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    Hi @KimF, so sorry to hear you’ve had to join us but you’ve come to the right place. I will say that age can play a part in these bc decisions. In my 40’s I was horrified at the thought of losing a breast so opted for a lumpectomy and radiation. In my 50’s when it came back in the same spot,I was ambivalent about losing my breast- it had to go and because of previous radiation I couldn’t have an implant. For 12 yrs I’ve lived lopsided but now in my 60’s,I’ve recently had the other one off- don’t care about boobs,gone flat.The intimacy side of it was important in my 40’s but it’s not so much in my 60’s. Having my breasts off 12yrs apart means each side looks abit different- a roll of fat under my arm on one side.I find this abit annoying but it’s great not ever having to have a mammogram again!
    Hopefully I’ve cut my risks of getting bc again and I NEVER want to go through radiation and chemo again-especially not in my 70’s!  So yes,age can influence your decision but ultimately go with your gut and with what feels right for you now.You can’t predict your future. If you can’t decide,then go with what your team recommends. Big hugs xx
  • KimF
    KimF Member Posts: 44
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    Afraser Thank you! You've posed some very good questions. I've got a psyc appointment in a couple of weeks and I'll have a good chat to her about how I'm feeling. I hope that I can come to terms with this soon. And you're right - make the decision and have no regrets.
  • KimF
    KimF Member Posts: 44
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    Julez1958. Thank you for sharing your journey. So much to think about. I don't think I'll go down the DIEP route - but I should give it some thought. I don't think I could cope with being on this terrifying rollercoaster again. Good luck on your journey.
  • KimF
    KimF Member Posts: 44
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    Christabel03 Hi! Thanks for sharing your story and thoughts. My team are saying a lumpectomy is preferred, with a couple of lymphs taken as well, but at the back of my mind they the primary source still hasn't been identified, although on the MIR, there is something that is of interest - nothing has shown on the PET, mammograms and ultrasounds, and my thinking is that if they can't find the source and they're looking the the right place, have other cancer areas been missed. It's all so difficult, and I really appreciate hearing your thoughts. Good luck on your journey, and thanks again.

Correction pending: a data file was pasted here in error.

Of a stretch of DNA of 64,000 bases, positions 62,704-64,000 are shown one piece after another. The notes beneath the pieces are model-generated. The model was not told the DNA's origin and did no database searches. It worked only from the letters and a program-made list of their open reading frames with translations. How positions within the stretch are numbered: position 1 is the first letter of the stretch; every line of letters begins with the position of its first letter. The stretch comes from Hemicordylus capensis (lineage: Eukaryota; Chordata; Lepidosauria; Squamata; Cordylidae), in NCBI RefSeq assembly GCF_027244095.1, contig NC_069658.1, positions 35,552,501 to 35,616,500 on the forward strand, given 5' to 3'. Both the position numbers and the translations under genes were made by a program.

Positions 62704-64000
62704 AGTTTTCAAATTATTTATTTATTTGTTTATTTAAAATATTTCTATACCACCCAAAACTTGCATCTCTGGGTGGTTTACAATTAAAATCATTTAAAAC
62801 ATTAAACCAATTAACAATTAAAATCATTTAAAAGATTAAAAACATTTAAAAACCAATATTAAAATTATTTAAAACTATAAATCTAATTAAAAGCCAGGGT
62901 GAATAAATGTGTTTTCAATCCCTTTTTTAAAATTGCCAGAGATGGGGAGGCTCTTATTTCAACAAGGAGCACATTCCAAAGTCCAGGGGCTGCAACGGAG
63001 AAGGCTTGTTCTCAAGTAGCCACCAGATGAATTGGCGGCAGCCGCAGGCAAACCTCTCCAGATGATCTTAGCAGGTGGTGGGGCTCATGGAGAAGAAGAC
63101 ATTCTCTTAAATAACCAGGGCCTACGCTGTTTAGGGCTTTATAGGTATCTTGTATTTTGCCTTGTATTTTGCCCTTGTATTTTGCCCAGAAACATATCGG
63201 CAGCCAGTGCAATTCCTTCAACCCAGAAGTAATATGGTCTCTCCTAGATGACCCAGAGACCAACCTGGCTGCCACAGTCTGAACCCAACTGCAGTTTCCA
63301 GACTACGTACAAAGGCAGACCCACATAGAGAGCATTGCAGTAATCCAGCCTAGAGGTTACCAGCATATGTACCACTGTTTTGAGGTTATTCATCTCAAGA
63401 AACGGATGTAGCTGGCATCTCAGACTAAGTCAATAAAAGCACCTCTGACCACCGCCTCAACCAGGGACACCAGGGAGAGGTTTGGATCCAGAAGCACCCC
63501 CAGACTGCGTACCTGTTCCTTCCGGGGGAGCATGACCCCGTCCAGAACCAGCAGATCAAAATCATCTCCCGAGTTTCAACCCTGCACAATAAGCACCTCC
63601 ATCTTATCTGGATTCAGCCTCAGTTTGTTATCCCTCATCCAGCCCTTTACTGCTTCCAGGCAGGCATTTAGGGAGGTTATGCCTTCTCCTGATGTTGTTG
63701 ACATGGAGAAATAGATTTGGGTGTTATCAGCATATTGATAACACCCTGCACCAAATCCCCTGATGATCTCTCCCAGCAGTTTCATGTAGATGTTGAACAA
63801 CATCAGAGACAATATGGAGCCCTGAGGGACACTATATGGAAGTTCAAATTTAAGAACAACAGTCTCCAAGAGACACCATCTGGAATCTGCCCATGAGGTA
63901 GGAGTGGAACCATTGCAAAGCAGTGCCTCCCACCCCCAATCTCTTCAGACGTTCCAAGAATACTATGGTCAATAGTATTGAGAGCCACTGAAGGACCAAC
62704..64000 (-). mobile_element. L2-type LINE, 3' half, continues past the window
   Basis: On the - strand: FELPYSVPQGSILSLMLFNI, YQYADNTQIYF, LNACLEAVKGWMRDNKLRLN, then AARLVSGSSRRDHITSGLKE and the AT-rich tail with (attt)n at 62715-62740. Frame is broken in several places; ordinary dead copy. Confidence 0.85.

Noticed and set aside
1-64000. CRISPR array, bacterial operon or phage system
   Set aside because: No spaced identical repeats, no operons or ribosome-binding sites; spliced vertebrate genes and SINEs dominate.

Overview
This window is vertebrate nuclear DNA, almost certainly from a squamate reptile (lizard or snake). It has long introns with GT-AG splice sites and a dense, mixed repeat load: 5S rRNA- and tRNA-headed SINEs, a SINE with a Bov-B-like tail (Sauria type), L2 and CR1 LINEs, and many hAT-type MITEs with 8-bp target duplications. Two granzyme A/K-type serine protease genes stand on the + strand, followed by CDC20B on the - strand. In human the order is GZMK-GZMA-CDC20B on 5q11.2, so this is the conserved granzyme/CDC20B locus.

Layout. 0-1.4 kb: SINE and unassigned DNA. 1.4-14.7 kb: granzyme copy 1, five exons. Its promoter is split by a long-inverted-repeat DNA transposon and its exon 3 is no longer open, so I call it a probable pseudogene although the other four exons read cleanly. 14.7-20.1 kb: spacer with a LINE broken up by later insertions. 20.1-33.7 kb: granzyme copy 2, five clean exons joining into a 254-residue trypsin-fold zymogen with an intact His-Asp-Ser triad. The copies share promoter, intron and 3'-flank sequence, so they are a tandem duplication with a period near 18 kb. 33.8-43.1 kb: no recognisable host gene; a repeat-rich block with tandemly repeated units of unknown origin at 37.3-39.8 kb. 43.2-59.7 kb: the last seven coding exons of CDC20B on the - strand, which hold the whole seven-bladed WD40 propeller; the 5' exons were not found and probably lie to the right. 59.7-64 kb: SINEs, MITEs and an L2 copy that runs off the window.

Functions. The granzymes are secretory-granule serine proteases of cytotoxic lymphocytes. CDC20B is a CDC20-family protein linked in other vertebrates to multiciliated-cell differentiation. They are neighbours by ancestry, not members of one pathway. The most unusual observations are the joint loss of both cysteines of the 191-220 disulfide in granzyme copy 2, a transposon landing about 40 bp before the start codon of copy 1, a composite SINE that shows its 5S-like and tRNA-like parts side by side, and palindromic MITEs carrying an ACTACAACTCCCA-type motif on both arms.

• KimF
    KimF Member Posts: 44
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    Hi TonyaM. Thank you so much for sharing your thoughts and story. I'm in my 50s and feel that both gone would be fine - husband is very supportive, so apart from the psychological issues, I think it'll be okay. Just got to try to convince the team, but when I meet with them again, my husband will be with me, and he's very persuasive and cool headed! I haven't been through chemo and radio yet, but I'm already sure that I don't want to go through it more than I have to. I've admired everyone who has got through it once, but to do it again - you're a very special person, with incredible strength. Thank you again for sharing, and I wish you all the best on your journey. Big hugs to you as well! 
  • Keeping_positive1
    Keeping_positive1 Member Posts: 555
    edited January 2023
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    If you want a bilateral mastectomy and the medical team only feel only one breast needs to be removed, then you will most likely have to push for it.  We had another member here who I and a few others supported and stressed the importance of her telling her medical team that psychologically she will not cope with only one breast being removed! 

    I cannot recall who it was now, but you may come up against resistance for them to remove a perfectly healthy breast unless you stress you will not cope well otherwise, if that is the case for you. 

    It is great that your husband will be there, but it will be you that needs to persuade them to remove both breasts if that is what you want.  

    All the best and I hope you have all the love and care you need surrounding you. xx
  • Keeping_positive1
    Keeping_positive1 Member Posts: 555
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    Sorry, just read your original post.  Even so, if you only need lumpectomies, but you prefer both breasts off you will still need to push for that.  I went with bilateral lumpectomies, but if they had said I need only one breast removed, I already told them I will want both removed.  

    It isn't an easy decision either way, but for me I chose the lesser surgery, but probably similar to what @TonyaM has expressed on similar threads, it gets terribly anxiety producing at mammogram time of the year.  There isn't a right or wrong way/answer, but do what you feel is best for you.  Every mammo time of the year I wonder if I should have had them removed.  It of course doesn't mean the cancer won't return, but can be the right decision for some.  I wish you all best, and sorry you find yourself in this "club".  But we are here to support you, and you are in good hands here, so you can toss ideas around here and nobody will judge you nor your decision you make for yourself.